Northland Nature: Rough-legged hawks now in the regionBy the time that we get to early December, the autumn migration is mostly one of memory.
By the time that we get to early December, the autumn migration is mostly one of memory.
Songbirds, many of which feed on insects, need to be in a warmer climate where they can survive on their food of choice. Water birds, finding ice covers over ponds, swamps, lakes and even rivers as we approach winter, escape these conditions further to the south.
During the last couple of months, raptors have been on a southbound trek of their own. These birds of prey may be able to cope with some cold snowy conditions, but most prefer better hunting locations.
Even though migration is what we see in much of the fall, there are exceptions to this rule of moving on as the cold enters the scene.
Many songbirds that have adapted to a diet of seeds and fruits are able to stay with us throughout the cold season. Regularly, we’ll look out to see feeders active with chickadees, nuthatches, finches and woodpeckers and an occasional blue jay as well. Some flocks of snow buntings will remain in the fields and roadsides for the next several weeks, maybe even all winter.
With water birds, a few hardy ones such as goldeneye ducks will remain in the Northland in the coming cold, if they find open water. Some mallards have also found in recent years that a few nearby sites are shelters to be at until next spring.
Raptors vary a great deal. Early migrants such as the broad-winged hawks and American kestrels go long distances to southern states and beyond, while others can still be seen here.
At this time as we exit November and enter the dark month of December, the time of the winter solstice, I like to look for several large raptors that are present in the Northland. This group includes bald eagles, the less common and lesser known golden eagles, red-tailed hawks, their cousins the rough-legged hawks, and the elusive goshawks of the forests.
I find that outings at this time, whether driving or walking along the roads, often reveal the presence of the eagles and large hawks.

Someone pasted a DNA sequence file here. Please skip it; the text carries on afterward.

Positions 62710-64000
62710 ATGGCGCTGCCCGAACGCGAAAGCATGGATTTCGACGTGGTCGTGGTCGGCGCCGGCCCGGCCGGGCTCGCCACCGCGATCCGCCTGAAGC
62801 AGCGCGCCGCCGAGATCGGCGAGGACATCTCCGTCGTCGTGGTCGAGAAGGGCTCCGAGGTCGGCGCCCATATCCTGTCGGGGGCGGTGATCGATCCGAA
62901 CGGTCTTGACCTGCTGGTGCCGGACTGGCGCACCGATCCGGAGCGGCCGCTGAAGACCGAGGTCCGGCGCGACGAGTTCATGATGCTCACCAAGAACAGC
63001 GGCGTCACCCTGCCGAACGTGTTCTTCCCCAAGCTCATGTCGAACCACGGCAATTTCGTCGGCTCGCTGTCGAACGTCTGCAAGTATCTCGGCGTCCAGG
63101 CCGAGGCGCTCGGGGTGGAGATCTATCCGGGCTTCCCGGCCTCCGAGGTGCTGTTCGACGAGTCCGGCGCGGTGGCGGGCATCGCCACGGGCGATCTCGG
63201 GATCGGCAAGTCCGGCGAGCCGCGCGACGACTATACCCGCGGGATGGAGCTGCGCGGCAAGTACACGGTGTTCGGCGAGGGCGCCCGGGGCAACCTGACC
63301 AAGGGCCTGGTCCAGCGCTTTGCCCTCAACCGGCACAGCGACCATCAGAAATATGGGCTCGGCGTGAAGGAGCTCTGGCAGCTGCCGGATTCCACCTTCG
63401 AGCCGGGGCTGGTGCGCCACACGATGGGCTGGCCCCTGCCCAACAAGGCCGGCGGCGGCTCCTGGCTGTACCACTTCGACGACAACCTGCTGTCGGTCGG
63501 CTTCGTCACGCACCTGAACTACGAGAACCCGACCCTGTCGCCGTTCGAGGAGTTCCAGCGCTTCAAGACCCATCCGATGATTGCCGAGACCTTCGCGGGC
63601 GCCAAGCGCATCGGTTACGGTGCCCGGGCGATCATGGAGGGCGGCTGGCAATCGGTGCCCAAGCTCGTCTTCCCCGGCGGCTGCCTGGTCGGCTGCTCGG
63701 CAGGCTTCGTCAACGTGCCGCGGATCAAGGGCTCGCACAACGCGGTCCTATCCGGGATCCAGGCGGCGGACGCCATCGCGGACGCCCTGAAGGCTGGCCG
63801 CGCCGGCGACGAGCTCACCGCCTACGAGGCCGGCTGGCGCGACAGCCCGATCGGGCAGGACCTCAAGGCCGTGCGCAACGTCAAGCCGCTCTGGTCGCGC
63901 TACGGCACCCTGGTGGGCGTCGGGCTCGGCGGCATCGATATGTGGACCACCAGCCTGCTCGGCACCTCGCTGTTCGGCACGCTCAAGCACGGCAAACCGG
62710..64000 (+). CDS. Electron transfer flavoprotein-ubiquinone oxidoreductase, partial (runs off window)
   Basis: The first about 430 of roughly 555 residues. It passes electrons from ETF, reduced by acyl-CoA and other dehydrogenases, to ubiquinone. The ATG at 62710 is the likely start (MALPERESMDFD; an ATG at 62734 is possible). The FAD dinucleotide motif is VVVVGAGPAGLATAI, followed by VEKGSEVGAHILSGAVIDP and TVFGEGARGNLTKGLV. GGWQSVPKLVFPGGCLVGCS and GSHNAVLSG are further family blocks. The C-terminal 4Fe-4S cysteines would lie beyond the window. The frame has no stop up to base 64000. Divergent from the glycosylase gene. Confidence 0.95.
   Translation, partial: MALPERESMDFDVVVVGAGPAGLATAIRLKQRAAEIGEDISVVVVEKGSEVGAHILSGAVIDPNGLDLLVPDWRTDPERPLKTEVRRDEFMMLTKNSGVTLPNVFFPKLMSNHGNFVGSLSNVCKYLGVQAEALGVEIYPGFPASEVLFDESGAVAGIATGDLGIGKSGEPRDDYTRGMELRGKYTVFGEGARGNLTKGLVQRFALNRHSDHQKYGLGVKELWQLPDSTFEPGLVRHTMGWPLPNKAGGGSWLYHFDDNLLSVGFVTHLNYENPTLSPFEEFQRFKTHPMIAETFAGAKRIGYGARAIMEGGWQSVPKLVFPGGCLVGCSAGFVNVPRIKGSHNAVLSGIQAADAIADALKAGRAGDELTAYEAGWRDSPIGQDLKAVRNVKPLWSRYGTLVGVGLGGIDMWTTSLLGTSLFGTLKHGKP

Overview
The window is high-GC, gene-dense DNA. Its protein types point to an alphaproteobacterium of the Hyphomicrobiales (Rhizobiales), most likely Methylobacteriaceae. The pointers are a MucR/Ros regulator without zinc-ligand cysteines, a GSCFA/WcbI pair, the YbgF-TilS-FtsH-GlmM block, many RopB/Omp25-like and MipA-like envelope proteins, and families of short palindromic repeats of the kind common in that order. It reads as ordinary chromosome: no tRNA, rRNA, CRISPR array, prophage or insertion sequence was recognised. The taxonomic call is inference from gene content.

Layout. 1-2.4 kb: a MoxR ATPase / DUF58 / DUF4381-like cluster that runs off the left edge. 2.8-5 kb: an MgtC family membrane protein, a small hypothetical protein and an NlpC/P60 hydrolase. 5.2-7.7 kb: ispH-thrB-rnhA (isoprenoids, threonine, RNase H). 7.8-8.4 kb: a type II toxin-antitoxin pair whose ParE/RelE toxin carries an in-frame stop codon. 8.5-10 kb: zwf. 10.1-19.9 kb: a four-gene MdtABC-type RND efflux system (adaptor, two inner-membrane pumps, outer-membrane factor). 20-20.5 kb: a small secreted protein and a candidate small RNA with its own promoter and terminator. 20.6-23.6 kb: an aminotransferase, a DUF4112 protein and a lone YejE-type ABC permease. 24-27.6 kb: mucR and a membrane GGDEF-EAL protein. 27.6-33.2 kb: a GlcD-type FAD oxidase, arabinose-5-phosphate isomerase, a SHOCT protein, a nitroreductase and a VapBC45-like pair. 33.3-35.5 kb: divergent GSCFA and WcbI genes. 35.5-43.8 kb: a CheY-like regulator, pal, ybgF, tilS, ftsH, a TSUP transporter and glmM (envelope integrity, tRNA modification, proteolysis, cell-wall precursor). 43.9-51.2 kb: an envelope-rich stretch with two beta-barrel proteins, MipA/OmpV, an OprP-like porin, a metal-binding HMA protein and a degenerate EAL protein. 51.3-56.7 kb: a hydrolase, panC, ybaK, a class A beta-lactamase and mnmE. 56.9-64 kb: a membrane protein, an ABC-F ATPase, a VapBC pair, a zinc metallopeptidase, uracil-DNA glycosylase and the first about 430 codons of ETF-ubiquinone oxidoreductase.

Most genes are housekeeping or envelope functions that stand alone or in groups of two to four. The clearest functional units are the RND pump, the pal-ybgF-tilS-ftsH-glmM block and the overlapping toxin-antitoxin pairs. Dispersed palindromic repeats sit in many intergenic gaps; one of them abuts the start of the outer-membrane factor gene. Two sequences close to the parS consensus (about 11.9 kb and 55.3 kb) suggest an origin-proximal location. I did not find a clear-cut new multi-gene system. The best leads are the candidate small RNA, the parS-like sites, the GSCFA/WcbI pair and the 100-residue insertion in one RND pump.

Golden eagles, though present, are not as likely as the bald eagles. These huge birds, without white heads and tails, are expected to be seen now. They tend to congregate around rivers and are especially common on the Mississippi River far south of here, and we may be viewing them as they make the flight to this wintering site.
Red-tailed hawks are residents in the region and I expect to find their nests and observe their families every summer. With the chill of autumn, they take to the airways heading south.
But it is not unusual to now see a few along roads or open areas where they use their superb eyesight to hunt as long as they can. It is interesting to note that they may be seen along the interstate highways. Easy to see their prey out on the open pavement, they search for a meal, even at their own risk.
Rough-legged hawks are also large raptors and close cousins to the red-tailed hawks. Unlike the red-tails, rough-legs breed in the far north, the region called the tundra. The name of “rough-legged hawk” refers to the feathers covering the entire legs and feet all the way to the toes, apparently an adaptation to life in the Arctic.
The rough-legged hawk tends to be darker than the red-tail, white under the wings, with a dark band crossing the chest, unlike the red-tailed hawk; another dark band is on the lighter tail. A dark morph, mostly black, is quite commonly seen in late fall too.
Being used to the cold as they are, the rough-legged hawks do not appear in our area until mid- to late autumn, and never in flocks.
They typically sit in trees at the edges of roads or fields where they look out onto an open landscape where they are able to locate food. I have often seen them perform their hunts in a mid-air hovering manner as well. Like many other raptors that may still be with us, their prey is usually small mammals.
As we move into winter, the hunting gets more difficult with a snow cover, and though I find them on a regular basis in early winter, often part of the National Audubon Society’s Christmas Bird Count, they are less likely to be seen later in the season. Apparently, most will go to the farm country to the south of us, while a few remain. By early spring, rough-legged hawks are heading to the north again.
Don’t be surprised if you see large raptors in the Northland in the next couple of weeks. These eagles and hawks are searching for meals and stay here as long as they can find food.
Retired teacher Larry Weber is the author of several books, including “Butterflies of the North Woods,” “Spiders of the North Woods” and “Webwood.” Contact him c/o email@example.com.